In four new recordings from Russia and Belarus, thoughts of the future predominate. As tomorrow looks unpredictable, childhood and adolescence gain a special importance.
Two all-female Russian outfits sing of human relations with bittersweet humor. Placed together with other releases this week, their knowing smiles become an overarching social skepticism.
As new recordings appear for dance floors across Russia and Ukraine, one would expect hedonism and jollity to predominate. The challenges of a touring musician quickly change the mood.
New dancefloor publications from both solo artists and ensembles this week underscore the importance of support systems, either in childhood or when professional obstacles loom later on in life.
As a handful of new recordings play upon elements of Western hip-hop, 8bit, chill-out, and other styles, one constant theme remains. No matter the desire to sound globally aware, a local focus endures.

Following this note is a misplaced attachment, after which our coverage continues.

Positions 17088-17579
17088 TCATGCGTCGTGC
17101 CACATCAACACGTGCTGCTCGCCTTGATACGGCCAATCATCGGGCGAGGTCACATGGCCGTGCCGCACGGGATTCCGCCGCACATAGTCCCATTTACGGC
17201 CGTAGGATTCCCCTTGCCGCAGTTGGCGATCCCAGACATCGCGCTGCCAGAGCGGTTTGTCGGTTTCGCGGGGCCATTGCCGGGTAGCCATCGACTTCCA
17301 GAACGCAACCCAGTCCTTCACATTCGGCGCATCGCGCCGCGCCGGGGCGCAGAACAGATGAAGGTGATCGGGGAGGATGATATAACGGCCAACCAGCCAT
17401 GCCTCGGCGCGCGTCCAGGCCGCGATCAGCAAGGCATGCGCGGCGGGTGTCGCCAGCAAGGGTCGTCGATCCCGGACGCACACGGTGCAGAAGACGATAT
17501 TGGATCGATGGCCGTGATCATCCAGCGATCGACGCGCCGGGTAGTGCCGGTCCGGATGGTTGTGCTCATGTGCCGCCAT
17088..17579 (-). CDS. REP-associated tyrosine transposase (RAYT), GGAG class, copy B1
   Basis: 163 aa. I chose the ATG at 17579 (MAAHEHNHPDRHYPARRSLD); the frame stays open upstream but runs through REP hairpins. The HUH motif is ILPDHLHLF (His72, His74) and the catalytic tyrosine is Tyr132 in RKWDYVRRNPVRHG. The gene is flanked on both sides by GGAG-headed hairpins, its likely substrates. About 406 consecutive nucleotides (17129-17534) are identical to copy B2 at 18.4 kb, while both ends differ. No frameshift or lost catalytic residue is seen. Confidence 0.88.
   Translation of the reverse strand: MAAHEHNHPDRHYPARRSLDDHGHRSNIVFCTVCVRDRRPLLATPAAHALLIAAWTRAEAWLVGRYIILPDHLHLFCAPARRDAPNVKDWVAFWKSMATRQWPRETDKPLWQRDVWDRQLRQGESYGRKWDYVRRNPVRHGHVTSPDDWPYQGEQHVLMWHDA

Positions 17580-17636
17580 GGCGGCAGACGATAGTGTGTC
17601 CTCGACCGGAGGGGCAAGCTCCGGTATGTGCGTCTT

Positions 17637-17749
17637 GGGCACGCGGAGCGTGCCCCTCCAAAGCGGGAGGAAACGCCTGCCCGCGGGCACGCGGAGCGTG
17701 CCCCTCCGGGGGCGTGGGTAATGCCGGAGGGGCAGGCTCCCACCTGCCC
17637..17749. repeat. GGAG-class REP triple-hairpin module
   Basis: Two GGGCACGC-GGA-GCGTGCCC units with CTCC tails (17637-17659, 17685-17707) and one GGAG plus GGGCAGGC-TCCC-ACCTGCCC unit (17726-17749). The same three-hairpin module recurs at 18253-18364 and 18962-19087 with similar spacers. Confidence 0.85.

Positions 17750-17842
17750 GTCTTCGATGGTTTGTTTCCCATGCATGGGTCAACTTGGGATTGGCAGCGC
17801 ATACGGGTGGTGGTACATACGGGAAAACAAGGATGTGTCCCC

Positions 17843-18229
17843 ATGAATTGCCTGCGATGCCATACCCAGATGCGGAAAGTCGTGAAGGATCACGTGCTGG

A range of new electronic recordings consider the relationship of sound and space, in terms of escaping one's surroundings. To what degree does noise manage to cancel out ostensible experience?
Looking for inspiration, these four new recordings often turn to the sound of prior decades. They also invoke distant places, ranging from the UK, France, or Spain to Romania and South Africa.
Four instrumental producers from Minsk and St. Petersburg see their newest works as an alternative to frustrating, if not awful reality. The worse actuality appears, the more they fantasize.
Seventeen promising DJs, performers, and producers from Latvia, Lithuania, and Estonia come together in order to improve the general atmosphere of collaboration. A common worldview transpires.
Several electronic publications look back on a fledgling, post-Soviet internet with nostalgia. The sounds and graphic art of the 1990s recall a time when kinder, more inclusive networks might replace ideology.